Interview: React Server Components ‘still an unproven architecture’, says Jamstack advocate Matt Biilmann

Interview: React Server Components ‘still an unproven architecture’, says Jamstack advocate Matt Biilmann

React Server Components, a key part of the recently released Next.js 13 web application framework, are “still a very unproven architecture,” Matt Biilmann says.

Biilmann, an early advocate of the Jamstack architecture and CEO of Netlify, was speaking to Dev Class ahead of the Jamstack Conf which opens today in San Francisco and online.

A survey of Jamstack developers (the Jamstack Community Survey), released today, finds that 71 percent use the React component model and 47 percent use Next.js, a framework based on React. Other React-based frameworks are also growing in popularity, including Vite (up 18%) and Remix (up 10%). Another notable statistic is that TypeScript usage is up 110% in two years and is now the primary programming language of 21 percent of developers – though the figure for JavaScript is 53 percent (down from 63 percent last year).

A hot topic, however, is the direction of Jamstack, which is associated with the idea of Single Page Architecture (SPA), where an application is single page and dynamic content is retrieved via APIs (the A in JAM). React Server Components give developers choice over client or server-side component rendering and Vercel CEO Guillermo Rauch previously told us: “[In 2016] everyone was building single page applications. We came to the market saying no, we’re going to do server rendering and orchestrate complex applications made up of multiple entry points.”

Vercel is the main sponsor of Next.js.

What does Biilmann now think about SPAs? “I’ve never said that SPA was the right answer for everything,” he tells Dev Class. “I still think it’s the right answer to some things.”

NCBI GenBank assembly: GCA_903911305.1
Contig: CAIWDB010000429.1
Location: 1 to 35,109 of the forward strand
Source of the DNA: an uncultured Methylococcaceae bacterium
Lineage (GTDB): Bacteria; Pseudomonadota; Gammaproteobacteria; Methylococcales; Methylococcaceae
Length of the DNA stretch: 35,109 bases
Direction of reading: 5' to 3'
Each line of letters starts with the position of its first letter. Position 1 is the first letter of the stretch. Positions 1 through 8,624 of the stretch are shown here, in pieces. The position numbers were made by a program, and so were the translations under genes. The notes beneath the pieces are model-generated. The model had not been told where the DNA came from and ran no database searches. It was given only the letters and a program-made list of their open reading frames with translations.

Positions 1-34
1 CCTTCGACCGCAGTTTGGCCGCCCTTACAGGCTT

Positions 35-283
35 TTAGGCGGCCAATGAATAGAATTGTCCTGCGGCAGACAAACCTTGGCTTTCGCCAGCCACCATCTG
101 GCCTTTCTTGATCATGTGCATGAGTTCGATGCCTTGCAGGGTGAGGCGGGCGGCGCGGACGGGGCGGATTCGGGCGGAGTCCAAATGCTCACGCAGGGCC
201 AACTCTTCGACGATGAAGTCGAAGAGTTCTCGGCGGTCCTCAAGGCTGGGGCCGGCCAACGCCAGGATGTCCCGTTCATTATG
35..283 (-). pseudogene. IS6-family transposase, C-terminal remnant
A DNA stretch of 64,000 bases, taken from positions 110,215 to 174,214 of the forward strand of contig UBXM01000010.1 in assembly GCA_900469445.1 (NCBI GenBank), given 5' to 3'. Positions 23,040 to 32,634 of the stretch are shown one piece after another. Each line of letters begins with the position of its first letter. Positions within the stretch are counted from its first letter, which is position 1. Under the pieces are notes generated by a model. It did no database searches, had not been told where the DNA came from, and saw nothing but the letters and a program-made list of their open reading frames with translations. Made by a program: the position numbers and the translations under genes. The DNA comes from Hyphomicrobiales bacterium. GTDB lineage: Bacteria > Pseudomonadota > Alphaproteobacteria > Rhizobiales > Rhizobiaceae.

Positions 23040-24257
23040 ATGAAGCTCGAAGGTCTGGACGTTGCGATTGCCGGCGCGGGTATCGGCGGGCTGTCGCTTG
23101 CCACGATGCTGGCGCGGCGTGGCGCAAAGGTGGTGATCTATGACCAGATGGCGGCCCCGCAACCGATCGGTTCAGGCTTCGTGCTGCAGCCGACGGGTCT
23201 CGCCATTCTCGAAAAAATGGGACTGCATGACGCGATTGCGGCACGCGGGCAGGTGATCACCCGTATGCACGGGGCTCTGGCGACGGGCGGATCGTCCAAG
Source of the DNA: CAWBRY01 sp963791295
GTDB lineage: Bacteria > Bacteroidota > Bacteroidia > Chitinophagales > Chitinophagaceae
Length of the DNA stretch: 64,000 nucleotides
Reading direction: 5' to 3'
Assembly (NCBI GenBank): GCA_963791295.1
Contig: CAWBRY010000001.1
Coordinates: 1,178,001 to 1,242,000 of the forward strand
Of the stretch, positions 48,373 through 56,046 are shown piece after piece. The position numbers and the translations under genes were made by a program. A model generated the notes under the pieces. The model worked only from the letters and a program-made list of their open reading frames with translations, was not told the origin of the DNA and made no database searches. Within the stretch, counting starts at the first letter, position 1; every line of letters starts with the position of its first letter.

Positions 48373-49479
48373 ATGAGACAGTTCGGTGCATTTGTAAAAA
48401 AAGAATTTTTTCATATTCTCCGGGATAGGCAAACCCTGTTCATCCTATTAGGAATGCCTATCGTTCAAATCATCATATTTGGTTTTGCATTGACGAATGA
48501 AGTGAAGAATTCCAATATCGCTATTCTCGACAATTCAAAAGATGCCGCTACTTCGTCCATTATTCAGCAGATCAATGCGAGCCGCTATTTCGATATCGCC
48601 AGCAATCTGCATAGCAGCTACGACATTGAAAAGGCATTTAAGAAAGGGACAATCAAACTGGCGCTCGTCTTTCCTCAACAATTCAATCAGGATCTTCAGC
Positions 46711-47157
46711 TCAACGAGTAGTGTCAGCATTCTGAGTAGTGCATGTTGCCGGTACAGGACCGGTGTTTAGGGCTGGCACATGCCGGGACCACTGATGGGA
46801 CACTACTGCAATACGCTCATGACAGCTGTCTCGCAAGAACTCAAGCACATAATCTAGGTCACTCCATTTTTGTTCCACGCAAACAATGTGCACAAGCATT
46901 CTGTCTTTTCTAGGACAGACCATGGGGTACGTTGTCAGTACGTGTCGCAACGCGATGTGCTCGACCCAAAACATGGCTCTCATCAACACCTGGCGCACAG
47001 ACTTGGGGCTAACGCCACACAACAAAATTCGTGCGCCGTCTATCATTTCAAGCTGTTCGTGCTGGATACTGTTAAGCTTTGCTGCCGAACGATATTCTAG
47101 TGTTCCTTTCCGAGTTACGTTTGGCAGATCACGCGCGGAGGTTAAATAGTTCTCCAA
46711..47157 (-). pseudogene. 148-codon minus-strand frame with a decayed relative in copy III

He adds: “There’s a lot of applications where the mental model of just building an application that runs in your browser and talks to different API’s and services is so much simpler, that it’s probably the right way of building, especially if it’s an application where people mainly stay logged in for long sessions. It’s definitively not the right way of building if you’re building a marketing site or something where you want the first impact to be quick. It’s been very interesting to see the merger of React and Next, and React no longer being a simple view framework but a much more opinionated full framework, layering both client side, server side and data fetching and all of that, and requiring a framework like Next to actually use it.

“I think that merger will result in a more coherent story around what does it mean to build with React, that will be more opinionated. I think it will also lead to more fragmentation, as it opens up possibilities for frameworks like Preact, SolidJS and Svelte to gain by bringing some of the mental simplicity back,” Biilmann says.

“We [Netlify] will have first class support for React Server Components but I’m personally almost more excited about what Astro is doing with the Islands architecture and multi-page applications. To me it feels a little more aligned with the core standard building blocks of the web,” he adds.

What about the amazing claims for performance of the Rust-based Turbopack, versus the established Webpack JavaScript bundler?

“I’ve learned over my time in technology that when people compare the performance of an alpha product with the product that is in production, it’s a lot easier to be faster, and then once you implement things like plug-in engines, that’s often where you have to give up performance to get people that flexibility,” he said. “It sounds good, but I keep the jury out until you have actual feature parity.”